Full report at:



In Muslim-majority Blitar, villagers maintain interfaith harmony brick by brick

Asip Hasani

July 23, 2019

It was early in the morning when Salamun rushed to Al Falah mosque in Krisik village, Blitar regency, East Java, to make an announcement on kerja bakti (community activity) to local villagers on Saturday. Through the mosque’s loudspeaker, he called on neighbors to come together to build a 32-meter-tall landslide barrier on the slope of a hill where Pura Agung Surya – one of the three grand Hindu temples in the regency – stands. Minutes after Salamun’s announcement, dozens of villagers from Wonorejo hamlet, one of four hamlets in the village, gathered in the mosque yard to depart together to the temple, located about 4 kilometers from the mosque. They were apparently not the only group to participate in the activity, as Salamun and his neighbors were joined by residents of the other three hamlets, most of whom were Muslims and Christians, to help in constr...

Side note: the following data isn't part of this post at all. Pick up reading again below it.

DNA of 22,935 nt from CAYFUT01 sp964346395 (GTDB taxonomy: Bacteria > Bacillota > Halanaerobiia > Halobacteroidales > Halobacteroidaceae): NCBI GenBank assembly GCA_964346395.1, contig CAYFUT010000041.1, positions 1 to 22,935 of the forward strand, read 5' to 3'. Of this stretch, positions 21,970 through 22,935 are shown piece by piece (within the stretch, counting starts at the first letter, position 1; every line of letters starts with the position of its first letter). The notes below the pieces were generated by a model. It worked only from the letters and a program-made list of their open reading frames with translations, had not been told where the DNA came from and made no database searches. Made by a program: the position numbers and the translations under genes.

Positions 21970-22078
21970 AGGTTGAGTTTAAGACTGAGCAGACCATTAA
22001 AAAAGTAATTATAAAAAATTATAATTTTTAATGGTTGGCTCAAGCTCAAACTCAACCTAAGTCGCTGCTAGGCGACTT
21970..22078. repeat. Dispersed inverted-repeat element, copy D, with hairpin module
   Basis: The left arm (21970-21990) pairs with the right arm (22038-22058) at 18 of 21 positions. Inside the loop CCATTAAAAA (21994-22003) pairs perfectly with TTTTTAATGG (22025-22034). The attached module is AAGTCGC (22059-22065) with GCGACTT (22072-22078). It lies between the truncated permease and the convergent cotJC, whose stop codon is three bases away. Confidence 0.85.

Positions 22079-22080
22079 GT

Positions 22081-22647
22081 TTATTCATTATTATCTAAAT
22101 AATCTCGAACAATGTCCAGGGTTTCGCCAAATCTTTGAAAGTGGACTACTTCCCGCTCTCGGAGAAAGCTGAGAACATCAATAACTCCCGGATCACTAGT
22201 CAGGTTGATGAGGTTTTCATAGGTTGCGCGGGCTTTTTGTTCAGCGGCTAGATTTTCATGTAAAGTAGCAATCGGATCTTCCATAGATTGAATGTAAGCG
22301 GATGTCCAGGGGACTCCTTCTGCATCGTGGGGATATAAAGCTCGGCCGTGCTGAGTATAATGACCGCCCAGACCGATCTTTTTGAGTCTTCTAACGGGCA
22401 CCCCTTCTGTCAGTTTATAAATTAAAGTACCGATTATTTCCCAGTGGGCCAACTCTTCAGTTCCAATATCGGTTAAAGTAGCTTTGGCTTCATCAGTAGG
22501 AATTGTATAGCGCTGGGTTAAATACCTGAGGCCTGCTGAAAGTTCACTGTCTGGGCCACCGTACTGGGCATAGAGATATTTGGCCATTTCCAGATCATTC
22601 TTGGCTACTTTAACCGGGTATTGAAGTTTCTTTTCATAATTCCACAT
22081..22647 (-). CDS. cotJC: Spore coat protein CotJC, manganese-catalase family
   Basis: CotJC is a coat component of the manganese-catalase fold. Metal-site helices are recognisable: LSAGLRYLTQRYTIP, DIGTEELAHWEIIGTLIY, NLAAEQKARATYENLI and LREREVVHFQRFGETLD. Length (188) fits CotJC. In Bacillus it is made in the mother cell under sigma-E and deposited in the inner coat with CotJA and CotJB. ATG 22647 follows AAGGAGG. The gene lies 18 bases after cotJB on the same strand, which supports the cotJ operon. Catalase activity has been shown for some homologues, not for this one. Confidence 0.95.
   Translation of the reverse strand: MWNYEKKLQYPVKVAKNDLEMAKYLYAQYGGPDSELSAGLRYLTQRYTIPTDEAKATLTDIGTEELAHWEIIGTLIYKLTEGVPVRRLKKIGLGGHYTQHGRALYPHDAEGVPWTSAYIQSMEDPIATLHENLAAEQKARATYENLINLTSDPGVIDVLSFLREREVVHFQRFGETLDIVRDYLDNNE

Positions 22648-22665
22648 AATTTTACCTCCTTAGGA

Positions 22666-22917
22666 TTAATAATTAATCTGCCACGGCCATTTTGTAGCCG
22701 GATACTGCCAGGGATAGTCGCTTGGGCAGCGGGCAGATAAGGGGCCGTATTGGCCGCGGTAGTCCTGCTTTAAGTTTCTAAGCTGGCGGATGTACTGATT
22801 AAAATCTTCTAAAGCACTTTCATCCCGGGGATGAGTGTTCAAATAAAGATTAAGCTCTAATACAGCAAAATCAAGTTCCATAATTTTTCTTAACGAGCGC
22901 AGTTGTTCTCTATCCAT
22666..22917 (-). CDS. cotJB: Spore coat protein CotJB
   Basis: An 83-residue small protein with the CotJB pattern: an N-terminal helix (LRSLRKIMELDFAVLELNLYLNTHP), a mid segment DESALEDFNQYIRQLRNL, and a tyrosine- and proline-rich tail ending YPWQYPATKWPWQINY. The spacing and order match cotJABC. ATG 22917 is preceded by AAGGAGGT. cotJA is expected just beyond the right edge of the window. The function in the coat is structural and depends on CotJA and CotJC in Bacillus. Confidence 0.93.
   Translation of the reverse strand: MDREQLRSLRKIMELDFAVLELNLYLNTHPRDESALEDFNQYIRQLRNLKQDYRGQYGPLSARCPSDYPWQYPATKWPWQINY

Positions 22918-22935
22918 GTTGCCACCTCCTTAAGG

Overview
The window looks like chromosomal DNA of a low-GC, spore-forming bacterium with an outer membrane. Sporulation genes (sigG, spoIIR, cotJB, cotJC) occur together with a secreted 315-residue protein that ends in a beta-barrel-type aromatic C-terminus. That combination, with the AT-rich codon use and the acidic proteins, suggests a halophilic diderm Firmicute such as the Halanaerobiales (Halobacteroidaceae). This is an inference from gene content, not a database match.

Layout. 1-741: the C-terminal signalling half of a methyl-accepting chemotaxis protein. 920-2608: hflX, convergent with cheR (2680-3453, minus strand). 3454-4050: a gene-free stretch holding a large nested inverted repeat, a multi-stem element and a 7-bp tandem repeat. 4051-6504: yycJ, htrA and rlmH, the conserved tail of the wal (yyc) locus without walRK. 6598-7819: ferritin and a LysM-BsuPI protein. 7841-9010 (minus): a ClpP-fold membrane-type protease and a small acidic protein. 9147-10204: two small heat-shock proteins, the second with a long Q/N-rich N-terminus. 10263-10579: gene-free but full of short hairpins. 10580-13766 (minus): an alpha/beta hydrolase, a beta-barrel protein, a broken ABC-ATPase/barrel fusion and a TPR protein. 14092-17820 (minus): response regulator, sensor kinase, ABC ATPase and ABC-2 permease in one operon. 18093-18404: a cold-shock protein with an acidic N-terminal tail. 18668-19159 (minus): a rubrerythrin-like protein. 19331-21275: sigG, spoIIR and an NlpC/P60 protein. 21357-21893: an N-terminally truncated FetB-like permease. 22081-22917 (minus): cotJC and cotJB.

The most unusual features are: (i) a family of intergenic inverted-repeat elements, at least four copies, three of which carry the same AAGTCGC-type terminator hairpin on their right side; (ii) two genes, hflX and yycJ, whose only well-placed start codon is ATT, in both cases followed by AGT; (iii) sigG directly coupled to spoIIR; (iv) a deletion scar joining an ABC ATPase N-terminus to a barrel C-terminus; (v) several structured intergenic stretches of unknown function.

Full report at:



Four arrested for assaulting Muslim waiter in Aurangabad

July 22, 2019

At least four persons have been arrested by the police for assaulting a Muslim man in Maharashtra's Aurangabad on Friday. Investigating Officer Madhukar Sawant said the accused will be produced in court on Monday.

According to the police, Imran Ismail Patel, 27, who works at an eatery in Muzaffarnagar locality here, was returning home on his motorcycle shortly after midnight on Friday, when he was stopped by the group of men at the Hudco corner.

Taking away the ignition key of his motorcycle, the group asked him his name, where he was going and hurled abuses at him. The crowd then assaulted him. One of them menacingly raised a stone on his head and ordered him to say "Jai Shri Ram", which a terrified Patel repeated loudly thrice.